yet the time may not be very distant, when a door of entrance will be opened. God grant it may be so; and if he shall thus open the door, may his people stand ready to enter, at once, and proclaim the truth as it is in Christ Jesus, to the poor starving Californians.

On the other hand, we look and call to the West, “ Watchman, what of the night?” Our brethren from China reply, and say, Alas! the darkness, the superstition centuries thick, like a wall of adamant, seem to shut out all light, and but for faith in the promises of God, would exclude all hope! Then, the Chinese war, the seeming determination of a Christian nation to force upon a half-civilized people a hateful, hurtful, deadly drug, how disgraceful! God may in his wisdom so overrule the struggle in that country for the furtherance of the Gospel ; but no thanks to the English government-no thanks to opium traffickers. Oh, when will the day dawn upon that unhappy land ? To the Japan isles, to the Philippine, the Ladrone, the Caroline, and other islands, we look, and call, “ Watchman, what of the night?" But no watchman replies; and echo gives back—" night!" O Christian friends, what will become of this dark, wretched, polluted world? When shall the cruel sceptre be wrested from the god of this world ? When shall it be given to Him whose right it is to reign? When shall Jesus reign from sea to sea, and from the river to the ends of the earth? Up, brethren, and cry mightily to God for deliverance. Up and away to the work of scattering the thick darkness which now rests upon the nations. “ Lord Jesus, come quickly. Amen. Even so, come, Lord Jesus.”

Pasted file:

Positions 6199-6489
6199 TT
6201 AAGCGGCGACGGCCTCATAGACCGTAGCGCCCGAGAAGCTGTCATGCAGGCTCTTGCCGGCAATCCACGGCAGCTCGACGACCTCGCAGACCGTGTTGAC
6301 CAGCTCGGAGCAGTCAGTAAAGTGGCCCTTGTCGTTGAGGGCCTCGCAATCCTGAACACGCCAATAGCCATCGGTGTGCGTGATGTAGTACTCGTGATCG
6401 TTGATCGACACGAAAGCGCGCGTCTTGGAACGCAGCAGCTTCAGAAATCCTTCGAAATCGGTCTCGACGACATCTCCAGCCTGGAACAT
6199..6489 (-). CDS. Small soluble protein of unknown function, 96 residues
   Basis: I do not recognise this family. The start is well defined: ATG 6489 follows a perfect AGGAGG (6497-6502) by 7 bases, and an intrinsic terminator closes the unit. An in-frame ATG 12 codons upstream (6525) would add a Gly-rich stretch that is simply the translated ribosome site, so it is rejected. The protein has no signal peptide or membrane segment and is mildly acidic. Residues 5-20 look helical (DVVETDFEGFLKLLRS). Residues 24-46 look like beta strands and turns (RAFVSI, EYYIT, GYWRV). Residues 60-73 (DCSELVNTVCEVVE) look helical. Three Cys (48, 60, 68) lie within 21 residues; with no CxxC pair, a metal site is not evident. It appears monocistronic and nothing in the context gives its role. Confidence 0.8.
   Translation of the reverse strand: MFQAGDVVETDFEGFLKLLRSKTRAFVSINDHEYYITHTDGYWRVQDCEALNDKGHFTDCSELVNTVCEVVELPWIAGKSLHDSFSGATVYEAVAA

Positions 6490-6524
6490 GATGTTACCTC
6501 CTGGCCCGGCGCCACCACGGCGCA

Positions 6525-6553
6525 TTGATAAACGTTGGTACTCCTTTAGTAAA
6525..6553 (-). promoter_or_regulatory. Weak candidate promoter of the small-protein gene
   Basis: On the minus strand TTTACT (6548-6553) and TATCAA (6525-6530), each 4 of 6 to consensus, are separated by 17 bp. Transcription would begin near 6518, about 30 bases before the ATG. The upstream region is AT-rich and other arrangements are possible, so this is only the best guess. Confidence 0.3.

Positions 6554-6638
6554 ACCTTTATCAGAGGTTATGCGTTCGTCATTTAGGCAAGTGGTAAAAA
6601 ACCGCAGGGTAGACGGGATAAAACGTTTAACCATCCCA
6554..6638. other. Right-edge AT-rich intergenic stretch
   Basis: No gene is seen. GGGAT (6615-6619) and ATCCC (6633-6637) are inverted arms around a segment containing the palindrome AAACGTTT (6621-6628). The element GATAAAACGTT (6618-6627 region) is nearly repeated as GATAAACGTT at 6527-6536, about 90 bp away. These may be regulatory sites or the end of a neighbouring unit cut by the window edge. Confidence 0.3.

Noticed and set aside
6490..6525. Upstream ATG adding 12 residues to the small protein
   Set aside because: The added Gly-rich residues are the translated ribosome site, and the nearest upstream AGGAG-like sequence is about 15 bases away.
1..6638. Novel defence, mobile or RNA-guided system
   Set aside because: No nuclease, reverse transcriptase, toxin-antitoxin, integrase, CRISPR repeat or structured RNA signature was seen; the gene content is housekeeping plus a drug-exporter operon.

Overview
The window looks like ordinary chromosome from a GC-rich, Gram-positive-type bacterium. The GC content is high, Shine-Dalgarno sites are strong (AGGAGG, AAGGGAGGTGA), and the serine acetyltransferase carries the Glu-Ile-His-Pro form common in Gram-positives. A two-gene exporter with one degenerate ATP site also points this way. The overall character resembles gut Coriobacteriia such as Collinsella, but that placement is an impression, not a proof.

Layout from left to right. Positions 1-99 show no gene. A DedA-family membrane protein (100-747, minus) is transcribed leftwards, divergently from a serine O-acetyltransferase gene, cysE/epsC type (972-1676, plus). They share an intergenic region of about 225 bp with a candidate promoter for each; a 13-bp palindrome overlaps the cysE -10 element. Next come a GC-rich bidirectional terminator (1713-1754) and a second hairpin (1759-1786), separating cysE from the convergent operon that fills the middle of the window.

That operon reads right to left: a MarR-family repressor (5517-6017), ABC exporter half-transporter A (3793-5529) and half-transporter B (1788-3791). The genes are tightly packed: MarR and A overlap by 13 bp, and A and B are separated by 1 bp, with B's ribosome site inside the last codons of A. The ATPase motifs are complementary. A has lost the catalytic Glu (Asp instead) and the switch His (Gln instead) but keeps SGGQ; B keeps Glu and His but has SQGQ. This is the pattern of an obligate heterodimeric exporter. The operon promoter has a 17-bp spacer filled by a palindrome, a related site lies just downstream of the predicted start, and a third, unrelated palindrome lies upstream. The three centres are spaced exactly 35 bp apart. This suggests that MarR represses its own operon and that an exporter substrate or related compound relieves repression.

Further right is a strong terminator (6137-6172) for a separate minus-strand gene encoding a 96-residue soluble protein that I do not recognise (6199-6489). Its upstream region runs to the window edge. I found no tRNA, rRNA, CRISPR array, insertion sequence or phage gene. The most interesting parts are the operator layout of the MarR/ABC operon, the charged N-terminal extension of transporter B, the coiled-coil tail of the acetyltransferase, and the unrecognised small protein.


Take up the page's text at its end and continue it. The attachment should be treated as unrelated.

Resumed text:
• Watchman, what of the night?" lo, I seem to hear you calling to me. Blessed be God, that I am permitted to say in reply, “ The morning cometh,” though we may be constrained to add, “ the night also.” There may yet be sad reverses. A mighty struggle may be witnessed even on this little mite of earth, for Satan seems to be marshalling his forces. But with the Lord are future events. I will not anticipate coming evils. They will come soon enough. At present, we have much need of humility to glorify God in this season of prosperity. The Gospel is faithfully preached among the people, and in many cases the Lord is giving it efficacy, saving and divine. Schools are prosperous; and other institutions are succeeding. I am sure that you will bless God for his manifold kindness to this people, while you beseech him to let his kingdom come in the midst of us. You will be glad to hear that the cause of temperance is prospering among the people, and that quite a number of the poor, degraded, and long-enslaved foreigners are making an effort to cast off their chains. « The Lord be praised.”